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Kerry Says U.S. Considering Sanctions on Russia for Ukraine Move

March 2 (Bloomberg) -- The U.S. is considering “all options” to penalize Russia for invading the Black Sea region of Ukraine, Secretary of State John Kerry said today.

If Russia doesn’t “step back” from its military incursion, “there could even be, ultimately, asset freezes, visa bans” and disruption of trade, Kerry said on NBC’s “Meet the Press” program.

Laying out the economic stakes for Russia as the U.S. tries to defuse a crisis over Ukraine, Kerry also said Russia “may not even remain in the G-8 if this continues,” referring to the group of industrialized nations that Russia joined after the dissolution of the Soviet Union.

The top U.S. diplomat said any U.S. or NATO military intervention in Ukraine would be “the last thing anybody wants.” The crisis doesn’t presage a return to a Cold War stand-off between the U.S. and Russia, he said.

“This does not have to be, and should not be, an East-West struggle,” Kerry said. “This is not about Russia and the U.S. This is about the people of Ukraine.”

While Russia has legitimate interests in the mostly Russian-speaking Crimea region, “You just don’t invade another country on phony pretexts in order to assert your interests,” Kerry said.

By mobilizing troops in Crimea, Russian President Vladimir Putin will “lose on the international stage” and his people will suffer economic hardship, Kerry said.

‘Pull Back’

“American business may pull back,” he said. “There may be a further tumble of the ruble.”

President Barack Obama yesterday moved to suspend U.S. preparations for a meeting of industrial nations in Russia in June, and told Putin that his country is violating international law by sending troops into Ukraine.

In a 90-minute phone call yesterday, Obama “expressed his deep concern over Russia’s clear violation of Ukrainian sovereignty and territorial integrity,” according to the White House.

Obama’s suspension of meetings to prepare for the Russian- hosted G-8 summit in June on trade and finance represented his first concrete public action on the Ukrainian crisis and suggests the U.S. could boycott the gathering altogether.

The U.S. also called for dispatching international observers to Crimea and other parts of Ukraine.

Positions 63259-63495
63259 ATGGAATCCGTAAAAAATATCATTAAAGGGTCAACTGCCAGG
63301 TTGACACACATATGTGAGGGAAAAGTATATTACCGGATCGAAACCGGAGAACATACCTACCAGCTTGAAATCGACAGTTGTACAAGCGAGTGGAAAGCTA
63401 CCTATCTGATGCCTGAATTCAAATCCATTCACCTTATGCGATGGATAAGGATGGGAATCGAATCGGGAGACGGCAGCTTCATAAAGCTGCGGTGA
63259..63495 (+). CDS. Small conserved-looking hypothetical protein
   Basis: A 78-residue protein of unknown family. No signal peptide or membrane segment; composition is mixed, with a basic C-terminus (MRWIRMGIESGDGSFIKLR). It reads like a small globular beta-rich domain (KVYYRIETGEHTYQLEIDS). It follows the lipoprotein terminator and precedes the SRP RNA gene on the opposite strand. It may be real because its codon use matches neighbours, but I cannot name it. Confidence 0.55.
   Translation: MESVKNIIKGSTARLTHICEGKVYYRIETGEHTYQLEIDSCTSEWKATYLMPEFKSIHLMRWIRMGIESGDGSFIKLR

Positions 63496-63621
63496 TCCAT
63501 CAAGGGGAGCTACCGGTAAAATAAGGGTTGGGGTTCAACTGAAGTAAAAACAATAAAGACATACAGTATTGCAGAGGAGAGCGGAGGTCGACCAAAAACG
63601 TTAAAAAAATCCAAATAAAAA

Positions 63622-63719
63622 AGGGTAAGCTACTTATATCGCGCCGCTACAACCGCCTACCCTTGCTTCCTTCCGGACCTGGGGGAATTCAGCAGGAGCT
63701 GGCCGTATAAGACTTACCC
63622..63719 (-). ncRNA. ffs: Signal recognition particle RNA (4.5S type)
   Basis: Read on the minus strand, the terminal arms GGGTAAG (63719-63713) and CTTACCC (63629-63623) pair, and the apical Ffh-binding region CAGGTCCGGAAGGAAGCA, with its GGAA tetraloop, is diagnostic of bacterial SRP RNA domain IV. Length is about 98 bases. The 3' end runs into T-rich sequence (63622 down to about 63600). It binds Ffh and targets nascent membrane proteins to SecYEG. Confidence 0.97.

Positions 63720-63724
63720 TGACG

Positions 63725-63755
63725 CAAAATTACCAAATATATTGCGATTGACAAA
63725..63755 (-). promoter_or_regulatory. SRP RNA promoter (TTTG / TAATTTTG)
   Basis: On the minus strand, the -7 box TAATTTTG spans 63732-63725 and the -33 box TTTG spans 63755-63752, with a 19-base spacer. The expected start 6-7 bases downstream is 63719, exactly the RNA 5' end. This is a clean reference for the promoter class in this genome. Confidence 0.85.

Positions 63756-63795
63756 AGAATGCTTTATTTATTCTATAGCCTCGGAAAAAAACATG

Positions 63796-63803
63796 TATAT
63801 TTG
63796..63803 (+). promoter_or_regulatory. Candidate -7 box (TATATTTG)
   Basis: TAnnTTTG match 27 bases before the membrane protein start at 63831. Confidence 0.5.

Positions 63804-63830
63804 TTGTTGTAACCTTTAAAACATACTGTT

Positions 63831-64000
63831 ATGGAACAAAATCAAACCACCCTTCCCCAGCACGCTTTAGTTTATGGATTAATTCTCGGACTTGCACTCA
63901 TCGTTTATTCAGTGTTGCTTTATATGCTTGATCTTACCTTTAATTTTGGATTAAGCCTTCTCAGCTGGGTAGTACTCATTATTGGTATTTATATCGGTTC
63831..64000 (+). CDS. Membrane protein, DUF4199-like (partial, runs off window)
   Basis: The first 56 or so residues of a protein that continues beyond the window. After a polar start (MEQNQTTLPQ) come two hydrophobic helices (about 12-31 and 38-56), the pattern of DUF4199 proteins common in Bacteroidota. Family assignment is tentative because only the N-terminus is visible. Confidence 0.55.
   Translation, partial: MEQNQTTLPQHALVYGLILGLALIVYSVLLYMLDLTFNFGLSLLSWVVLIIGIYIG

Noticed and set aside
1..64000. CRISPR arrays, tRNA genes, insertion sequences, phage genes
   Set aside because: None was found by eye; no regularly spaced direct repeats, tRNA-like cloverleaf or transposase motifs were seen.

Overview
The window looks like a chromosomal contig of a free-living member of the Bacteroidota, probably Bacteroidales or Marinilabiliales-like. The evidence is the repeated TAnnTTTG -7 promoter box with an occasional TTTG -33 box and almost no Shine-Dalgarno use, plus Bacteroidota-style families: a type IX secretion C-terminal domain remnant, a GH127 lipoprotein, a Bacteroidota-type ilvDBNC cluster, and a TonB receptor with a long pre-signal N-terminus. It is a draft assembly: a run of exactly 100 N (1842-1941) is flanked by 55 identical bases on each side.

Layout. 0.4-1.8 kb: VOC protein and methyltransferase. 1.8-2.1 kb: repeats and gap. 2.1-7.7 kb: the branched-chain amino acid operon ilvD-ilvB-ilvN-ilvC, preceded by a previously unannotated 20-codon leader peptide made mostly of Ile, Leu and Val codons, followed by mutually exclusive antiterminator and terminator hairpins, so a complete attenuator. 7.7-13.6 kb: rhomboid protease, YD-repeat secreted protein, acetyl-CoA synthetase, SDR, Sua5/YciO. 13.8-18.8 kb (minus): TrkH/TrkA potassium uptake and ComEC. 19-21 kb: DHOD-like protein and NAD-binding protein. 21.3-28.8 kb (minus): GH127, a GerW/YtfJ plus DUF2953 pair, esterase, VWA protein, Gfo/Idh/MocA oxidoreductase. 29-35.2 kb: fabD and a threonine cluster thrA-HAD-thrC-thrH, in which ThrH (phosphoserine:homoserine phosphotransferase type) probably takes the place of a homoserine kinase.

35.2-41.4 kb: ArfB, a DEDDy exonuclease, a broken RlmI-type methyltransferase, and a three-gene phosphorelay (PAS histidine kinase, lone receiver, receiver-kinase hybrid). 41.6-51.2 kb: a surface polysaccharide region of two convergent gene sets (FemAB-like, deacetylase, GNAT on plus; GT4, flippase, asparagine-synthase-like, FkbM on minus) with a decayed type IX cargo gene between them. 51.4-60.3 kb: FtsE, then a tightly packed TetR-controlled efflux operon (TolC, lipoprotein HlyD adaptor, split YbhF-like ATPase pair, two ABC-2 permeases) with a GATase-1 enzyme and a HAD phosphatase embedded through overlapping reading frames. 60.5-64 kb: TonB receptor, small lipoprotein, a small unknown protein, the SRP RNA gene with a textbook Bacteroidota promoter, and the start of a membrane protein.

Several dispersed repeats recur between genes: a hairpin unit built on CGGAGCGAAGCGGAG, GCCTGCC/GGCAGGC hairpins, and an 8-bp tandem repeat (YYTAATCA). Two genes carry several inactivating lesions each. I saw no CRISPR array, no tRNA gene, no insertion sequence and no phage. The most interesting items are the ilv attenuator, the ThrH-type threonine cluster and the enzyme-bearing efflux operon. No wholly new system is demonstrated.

Crimea Incursion

Russia’s parliament voted yesterday to approve military use in Ukraine after Russian troops seized facilities in the country’s Crimea region. The military movements in Crimea, home to Russia’s Black Sea fleet, risk destabilizing Ukraine as its new government negotiates with the U.S. and Europe for financial aid to avoid default.

U.S. lawmakers from both parties have been urging Obama to lead an international effort to impose diplomatic and economic sanctions on Russia if it attacks Ukraine, though they have stopped short of calling for armed intervention.

Actions suggested by the lawmakers include freezing the assets of senior Russian officials and boycotting altogether the G-8 meeting set for June in Sochi, Russia. Some Republicans said the U.S. and Western European allies also should consider suspending Russia from the G-8, a forum of the world’s seven leading industrialized democracies plus Russia.

Energy Route

Violence in Ukraine, an east-west energy route, escalated last month amid frustration among protesters in Kiev that demands for new elections and broader changes in governance were being ignored. Viktor Yanukovych, the former Russian-backed president of Ukraine, was deposed by Ukrainian lawmakers Feb. 22 after clashes with protesters left at least 82 people dead.

Putin is asserting his power over the Crimea region, part of Ukraine with large ethnic-Russian populations, after Yanukovych’s overthrow. Meanwhile, the U.S. has supported Ukraine’s new government.

A U.S. official described events in recent days as an orchestrated series of steps that are intended to make Russian military intervention in Crimea appear legitimate. The official requested anonymity to discuss classified intelligence matters.

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